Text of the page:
04 Sep 2018
Simple, efficient and fast uncooled device operating at 12.2µm wavelength looks suitable for realization of future on-chip detector array.
A collaboration between researchers at Yale University and Barcelona’s Institute of Photonics Sciences (ICFO) has made a graphene-based device that could result in tiny new uncooled detectors operating in the mid-infrared spectrum.
Current commercial mid-infrared sensors - operating in the useful “fingerprint” region full of molecular-specific spectroscopic information - require expensive photodetector materials, while their need for cooling makes for bulky instrumentation.
The Yale-ICFO team’s sensor, operating at 12.2 µm in the heart of the mid-IR spectrum, consists of arrays of plasmonic resonators. Measuring just 5 µm by 5 µm, the devices have shown good low-noise performance at room temperature, without any cooling.
“It is fabricated using large-scale graphene and possesses a simple two-terminal geometry, representing an essential step towards the realization of an on-chip graphene mid-infrared detector array,” reports the collaboration - led by ICFO’s Javier Garcia de Abajo and Yale’s Fengnian Xia - in a paper just published in the journal Nature Materials.
The ICFO researchers say that they have been able to boost sensitivity by exploiting the resonant coupling between mid-infrared light and graphene plasmons.
The team fabricated the sensors on a graphene wafer, with the disk-shaped plasmonic resonators inter-connected by what are described as “quasi-one-dimensional graphene nanoribbons”.
And when they shined a mid-infrared light source onto the setup, they observed excitation and absorption of infrared plasmons on the surface of the graphene resonators and nanoribbons - at room temperature.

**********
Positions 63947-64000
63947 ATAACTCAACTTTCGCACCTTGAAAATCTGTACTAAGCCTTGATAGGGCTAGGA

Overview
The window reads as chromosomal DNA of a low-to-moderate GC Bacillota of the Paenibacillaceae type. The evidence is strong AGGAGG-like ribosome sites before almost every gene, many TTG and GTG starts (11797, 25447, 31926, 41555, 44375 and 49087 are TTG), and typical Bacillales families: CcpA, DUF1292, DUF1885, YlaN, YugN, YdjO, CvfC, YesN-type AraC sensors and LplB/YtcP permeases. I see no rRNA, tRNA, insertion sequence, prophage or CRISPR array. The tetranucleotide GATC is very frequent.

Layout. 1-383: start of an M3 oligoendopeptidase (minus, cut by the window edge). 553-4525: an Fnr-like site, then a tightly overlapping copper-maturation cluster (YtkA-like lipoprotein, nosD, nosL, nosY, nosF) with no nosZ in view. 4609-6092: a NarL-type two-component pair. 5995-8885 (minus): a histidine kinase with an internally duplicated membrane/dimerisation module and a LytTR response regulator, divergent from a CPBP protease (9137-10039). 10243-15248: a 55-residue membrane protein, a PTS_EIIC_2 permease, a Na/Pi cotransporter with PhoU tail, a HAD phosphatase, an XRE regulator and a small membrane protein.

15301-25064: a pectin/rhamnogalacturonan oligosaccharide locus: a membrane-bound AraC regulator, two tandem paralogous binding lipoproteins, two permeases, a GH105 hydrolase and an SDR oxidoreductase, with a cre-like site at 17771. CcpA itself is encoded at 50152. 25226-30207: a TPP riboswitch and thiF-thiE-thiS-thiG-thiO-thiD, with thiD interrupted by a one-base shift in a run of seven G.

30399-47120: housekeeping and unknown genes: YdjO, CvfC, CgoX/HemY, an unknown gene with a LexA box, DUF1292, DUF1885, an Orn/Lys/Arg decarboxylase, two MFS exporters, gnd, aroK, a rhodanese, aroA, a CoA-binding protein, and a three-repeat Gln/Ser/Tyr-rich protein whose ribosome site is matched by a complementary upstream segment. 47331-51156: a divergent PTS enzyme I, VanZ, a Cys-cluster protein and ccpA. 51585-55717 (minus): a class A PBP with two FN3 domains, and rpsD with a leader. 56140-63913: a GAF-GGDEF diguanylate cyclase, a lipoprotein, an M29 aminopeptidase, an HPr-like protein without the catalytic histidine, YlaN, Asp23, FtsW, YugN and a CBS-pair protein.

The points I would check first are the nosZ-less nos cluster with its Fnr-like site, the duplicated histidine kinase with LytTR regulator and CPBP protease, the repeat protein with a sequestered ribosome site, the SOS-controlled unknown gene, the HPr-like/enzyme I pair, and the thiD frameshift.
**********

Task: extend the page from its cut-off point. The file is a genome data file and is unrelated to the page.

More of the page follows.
They also observed that, thanks to the graphene nanostructures, the absorption of light that was being converted into an electrical response was strongly linked to the level of the plasmonic absorption, with response times enabling detection at gigahertz speeds.
In conclusion, the team observed: “The results of this study prove graphene to be an excellent material for ultrafast conversion of light to electrical signals at room temperature, triggering the development of very small-sized detectors that could be easily integrated into high-resolution mid-infrared cameras or high density integrated infrared photonic circuits.”
If the technology can be developed to that point, it ought to prove extremely useful - and potentially disruptive - by enabling ultra-compact equipment capable of identifying molecules according to their signature vibrational and rotational excitations.
That would include hazardous and biological molecules, with the ICFO team suggesting applications in security, bioassays, and air quality monitoring.
One example application of mid-infrared spectroscopy is on board the James Webb Space Telescope (JWST) now being prepared for launch in 2020. JWST's "MIRI" instrument covers the 5-28 µm spectral region, and is set to investigate red-shifted light from distant galaxies, as well as newly forming stars and faint comets.
MIRI's detector (shown right) is based on arsenic-doped silicon sensors made by Raytheon Vision Systems, with a complex cryogenic cooling arrangement provided by a combination of a pulse tube pre-cooler and a Joule-Thomson loop heat exchanger to reach 7 K.